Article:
Sunday, December 28, 2008


By Armand Dean Nocum
Jungolf Parent

“I wish I was born as poor as them … at least I could play all day.’’
This innocent remark from my eight-year-old daughter just floored me a day before Christmas when I was driving her home from practice at a nearby golf driving range in Quezon City.
We had then spotted several children knocking at car windows asking for food. Seeing them, I told Ashia Marie just how lucky she was to have food to eat, a good school; and a family that could provide for her needs.
Ashia, who had been regularly training for golf competitions since age five, told me that she longs to play with children of informal settlers who live near our house in Don Antonio Heights, Quezon City.
At first, I scolded her for not knowing how to be contented and thankful to God for her small blessings. But later at home, it dawned on me that my little girl is slowly losing her childhood for the dream of bringing honor to the country by winning in junior golf tournaments abroad.
After showing interest in golf at age two, Ashia had spent most of her childhood in driving ranges and fairways than malls or playgrounds. Her life since then had revolved mostly around school, tutorials and golf.
Unlike other children who can rest after school, Ashia is driven straight to the golf course to practice before returning home to study. This happens about three times a week. Other junior golfers do this daily.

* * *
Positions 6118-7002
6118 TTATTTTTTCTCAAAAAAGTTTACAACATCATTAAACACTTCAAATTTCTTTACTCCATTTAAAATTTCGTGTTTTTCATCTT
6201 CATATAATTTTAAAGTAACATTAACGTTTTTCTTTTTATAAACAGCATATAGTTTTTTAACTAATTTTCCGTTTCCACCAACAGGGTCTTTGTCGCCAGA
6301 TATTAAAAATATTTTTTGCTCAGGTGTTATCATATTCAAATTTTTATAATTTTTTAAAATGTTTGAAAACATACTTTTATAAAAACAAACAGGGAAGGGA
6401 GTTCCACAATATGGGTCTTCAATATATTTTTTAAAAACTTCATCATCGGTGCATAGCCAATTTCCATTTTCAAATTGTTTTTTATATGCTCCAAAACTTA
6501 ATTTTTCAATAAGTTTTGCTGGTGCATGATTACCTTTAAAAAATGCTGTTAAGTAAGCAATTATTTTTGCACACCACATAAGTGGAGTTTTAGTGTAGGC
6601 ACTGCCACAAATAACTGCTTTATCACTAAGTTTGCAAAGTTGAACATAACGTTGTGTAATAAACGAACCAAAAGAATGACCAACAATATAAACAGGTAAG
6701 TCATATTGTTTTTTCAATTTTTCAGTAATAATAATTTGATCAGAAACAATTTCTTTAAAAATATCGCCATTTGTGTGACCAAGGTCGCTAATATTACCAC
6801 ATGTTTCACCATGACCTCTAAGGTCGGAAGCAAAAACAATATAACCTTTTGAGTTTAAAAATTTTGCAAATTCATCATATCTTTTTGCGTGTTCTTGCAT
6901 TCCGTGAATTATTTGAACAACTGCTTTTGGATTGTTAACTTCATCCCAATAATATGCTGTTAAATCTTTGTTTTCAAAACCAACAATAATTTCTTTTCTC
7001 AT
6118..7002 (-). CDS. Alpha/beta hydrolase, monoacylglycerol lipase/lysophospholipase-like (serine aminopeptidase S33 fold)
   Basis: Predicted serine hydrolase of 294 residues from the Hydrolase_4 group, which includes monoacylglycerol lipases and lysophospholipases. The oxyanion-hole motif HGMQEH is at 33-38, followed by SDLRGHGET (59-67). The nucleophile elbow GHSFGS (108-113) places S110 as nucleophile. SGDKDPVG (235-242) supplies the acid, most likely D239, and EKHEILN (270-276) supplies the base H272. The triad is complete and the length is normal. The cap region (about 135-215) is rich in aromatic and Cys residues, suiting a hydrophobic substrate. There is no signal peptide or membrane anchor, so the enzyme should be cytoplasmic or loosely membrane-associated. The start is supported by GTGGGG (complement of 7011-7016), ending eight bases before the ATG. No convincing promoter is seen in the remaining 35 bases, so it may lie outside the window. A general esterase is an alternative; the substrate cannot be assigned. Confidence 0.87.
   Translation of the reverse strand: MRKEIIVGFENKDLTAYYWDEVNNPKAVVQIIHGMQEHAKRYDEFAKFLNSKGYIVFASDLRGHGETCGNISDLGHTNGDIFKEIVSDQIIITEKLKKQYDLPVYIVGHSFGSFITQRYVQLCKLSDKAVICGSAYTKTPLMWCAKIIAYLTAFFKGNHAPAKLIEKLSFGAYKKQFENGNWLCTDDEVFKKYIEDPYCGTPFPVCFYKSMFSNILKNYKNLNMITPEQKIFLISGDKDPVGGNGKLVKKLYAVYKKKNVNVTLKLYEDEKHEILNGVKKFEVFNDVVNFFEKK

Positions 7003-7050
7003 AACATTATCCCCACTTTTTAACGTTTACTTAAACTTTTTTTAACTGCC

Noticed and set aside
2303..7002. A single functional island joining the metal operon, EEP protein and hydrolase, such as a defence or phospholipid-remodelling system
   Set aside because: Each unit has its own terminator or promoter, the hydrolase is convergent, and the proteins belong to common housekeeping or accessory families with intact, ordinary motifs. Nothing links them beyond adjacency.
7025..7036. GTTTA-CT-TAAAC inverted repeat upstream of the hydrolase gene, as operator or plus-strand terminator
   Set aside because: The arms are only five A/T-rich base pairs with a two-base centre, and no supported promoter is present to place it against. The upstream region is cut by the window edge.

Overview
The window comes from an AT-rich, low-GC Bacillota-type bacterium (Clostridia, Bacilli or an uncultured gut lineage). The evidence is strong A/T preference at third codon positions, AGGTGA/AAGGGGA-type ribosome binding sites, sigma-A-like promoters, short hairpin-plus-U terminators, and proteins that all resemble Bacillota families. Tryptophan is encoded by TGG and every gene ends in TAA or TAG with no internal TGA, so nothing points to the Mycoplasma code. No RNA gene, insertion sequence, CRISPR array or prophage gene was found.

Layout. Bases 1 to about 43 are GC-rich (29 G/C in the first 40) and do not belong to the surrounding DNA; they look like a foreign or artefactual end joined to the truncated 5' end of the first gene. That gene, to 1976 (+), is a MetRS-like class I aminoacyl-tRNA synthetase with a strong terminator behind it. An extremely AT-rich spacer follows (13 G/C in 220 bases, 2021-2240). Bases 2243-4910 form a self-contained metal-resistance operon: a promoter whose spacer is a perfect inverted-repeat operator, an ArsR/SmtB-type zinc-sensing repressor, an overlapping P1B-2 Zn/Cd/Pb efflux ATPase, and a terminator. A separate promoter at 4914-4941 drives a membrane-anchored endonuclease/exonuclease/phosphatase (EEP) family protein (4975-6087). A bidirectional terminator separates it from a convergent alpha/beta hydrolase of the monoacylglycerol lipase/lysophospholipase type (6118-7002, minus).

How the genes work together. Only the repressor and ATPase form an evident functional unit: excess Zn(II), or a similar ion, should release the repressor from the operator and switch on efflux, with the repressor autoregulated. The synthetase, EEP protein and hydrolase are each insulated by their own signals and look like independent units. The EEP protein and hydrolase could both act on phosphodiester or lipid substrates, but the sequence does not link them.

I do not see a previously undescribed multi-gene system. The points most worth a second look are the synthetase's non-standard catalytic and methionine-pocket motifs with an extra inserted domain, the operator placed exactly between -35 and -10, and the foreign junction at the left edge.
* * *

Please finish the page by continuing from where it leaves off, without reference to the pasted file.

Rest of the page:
On weekends, she is carried off to the car still asleep as early as 4-5 AM so she could make it to golf tournaments out of Metro Manila. And after the awarding ceremonies and braving the SLEX or NLEX traffic, she arrives home about 6 PM. Her weekends see her leaving house before daybreak and returning when the sun has set.
Mostly, she does not mind this kind of schedule because she enjoys the game she fell in love with long before she learned how to talk. She was calling it “dolf” at two years old. She was born cute and with light complexion, but constant exposure to the sun had turned her dark.
So far, golf enabled her at six to qualify and proudly bring the country’s flag in the 2007 Callaway Junior World Golf Championship in San Diego, California. Although caddy errors and numerous penalty strokes caused her to slide to No. 5 at the end of the tournament, Ashia still made the country proud by making a hole-in-one in the prestigious golf tournament.
I cannot get mad enough or fire the caddy because the nervous and error-prone caddy was me.
In spite of me and in the hands of local caddies, Ashia rebounded by making two more holes-in-one in a span of two weeks in two tournaments here. For making three holes in one by age seven and in a span of 10 months, friends now call her the “Muslim Ace” (her mother Annora is a Tausug).
This Christmas and with more time out of school, Ashia can’t help but miss the children she used to play with before she got serious in golf.
So, on Christmas Day and after she helped distribute bags of food, toys and grocery items to kids coming from informal homes, we allowed Ashia to spend the whole afternoon playing with them. I promised to allow her to play with them some more in the succeeding holidays.
But after resuming her golf practice and playing in tournaments after Christmas, Ashia has yet to play with her old friends whose carefree lives she envies.

Thursday, December 4, 2008

Diether Ocampo Has a Heart for Kids in Mindanao